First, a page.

Soaring demand urges wiser working with copper

Soaring demand urges wiser working with copper

Figures from mining giant BHP Billiton suggest that there are around 20kg of copper in a car powered by an internal combustion engine, 40kg in a hybrid vehicle and 80kg in an electric vehicle (EV). Those quantities are proportionately greater for electrically powered commercial vehicles.

So, with predictions that around 90% of new car sales in Britain will be electric by 2050, and with the French government’s bold commitment to banning new diesel and petrol car sales by 2040, the demand for copper is set to rise very steeply indeed.

Consultancy IDTechEx, in a survey carried out on behalf of the International Copper Association, predicts that the rush for vehicle electrification worldwide will see demand for copper soaring from its current level of around 185,000 tonnes per annum to 1.74 million tonnes per annum by 2027.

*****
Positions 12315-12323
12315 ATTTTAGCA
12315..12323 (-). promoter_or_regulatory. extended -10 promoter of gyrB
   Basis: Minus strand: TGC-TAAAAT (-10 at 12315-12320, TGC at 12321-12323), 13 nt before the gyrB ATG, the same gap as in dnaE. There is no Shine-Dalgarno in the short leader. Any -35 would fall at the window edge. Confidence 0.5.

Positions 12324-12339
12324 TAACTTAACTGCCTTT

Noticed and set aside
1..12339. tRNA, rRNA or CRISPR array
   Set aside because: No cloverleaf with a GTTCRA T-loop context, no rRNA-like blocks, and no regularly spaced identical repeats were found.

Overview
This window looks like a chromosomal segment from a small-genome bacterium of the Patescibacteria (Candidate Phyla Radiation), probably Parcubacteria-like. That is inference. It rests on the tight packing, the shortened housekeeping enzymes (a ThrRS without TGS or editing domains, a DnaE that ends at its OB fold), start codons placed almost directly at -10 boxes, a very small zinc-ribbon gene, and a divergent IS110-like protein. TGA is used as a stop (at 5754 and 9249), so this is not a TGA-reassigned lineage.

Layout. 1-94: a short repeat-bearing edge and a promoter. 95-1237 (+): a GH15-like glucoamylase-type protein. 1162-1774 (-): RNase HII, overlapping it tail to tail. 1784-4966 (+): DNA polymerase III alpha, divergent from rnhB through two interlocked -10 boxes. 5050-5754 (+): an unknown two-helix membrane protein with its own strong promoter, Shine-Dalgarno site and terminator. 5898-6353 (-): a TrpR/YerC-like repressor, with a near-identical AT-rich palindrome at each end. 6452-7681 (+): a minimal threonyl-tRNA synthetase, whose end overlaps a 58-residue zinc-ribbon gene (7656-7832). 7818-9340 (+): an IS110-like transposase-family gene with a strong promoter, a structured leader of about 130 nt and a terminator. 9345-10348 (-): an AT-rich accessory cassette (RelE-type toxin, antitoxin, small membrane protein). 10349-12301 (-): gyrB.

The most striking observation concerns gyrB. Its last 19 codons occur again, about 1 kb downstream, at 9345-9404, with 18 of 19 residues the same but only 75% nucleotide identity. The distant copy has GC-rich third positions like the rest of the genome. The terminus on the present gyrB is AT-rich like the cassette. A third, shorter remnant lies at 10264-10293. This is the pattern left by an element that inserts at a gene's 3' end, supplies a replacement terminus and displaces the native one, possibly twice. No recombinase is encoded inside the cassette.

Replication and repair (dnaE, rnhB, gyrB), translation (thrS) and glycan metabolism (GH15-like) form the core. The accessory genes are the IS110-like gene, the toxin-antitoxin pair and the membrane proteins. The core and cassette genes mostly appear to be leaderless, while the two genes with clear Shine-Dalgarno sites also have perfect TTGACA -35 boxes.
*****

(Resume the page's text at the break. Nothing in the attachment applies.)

The inevitable outcome, of course, will be higher prices for this metal, which, thanks to its excellent electrical properties, will be in high demand for use in batteries, motor windings and rotors, high-voltage conductors and the vastly increased quantity of copper cabling.

For hybrid and EV manufacturers, this clearly poses a problem. Rising copper prices mean that the manufacturing methods used to convert this raw material into finished products will have to adapt in order to minimise – preferably eliminate – wastage.

Machining is the most common method but it is reductive and consequently it creates considerable amounts of waste in the form of scrap which must be recycled – adding to costs. These costs mount up when components are manufactured in large quantities.

In the next post, we’ll take a closer look at how an alternative, waste-free engineering technique, known as precision cold forming, can offer significant advantages over conventional machining.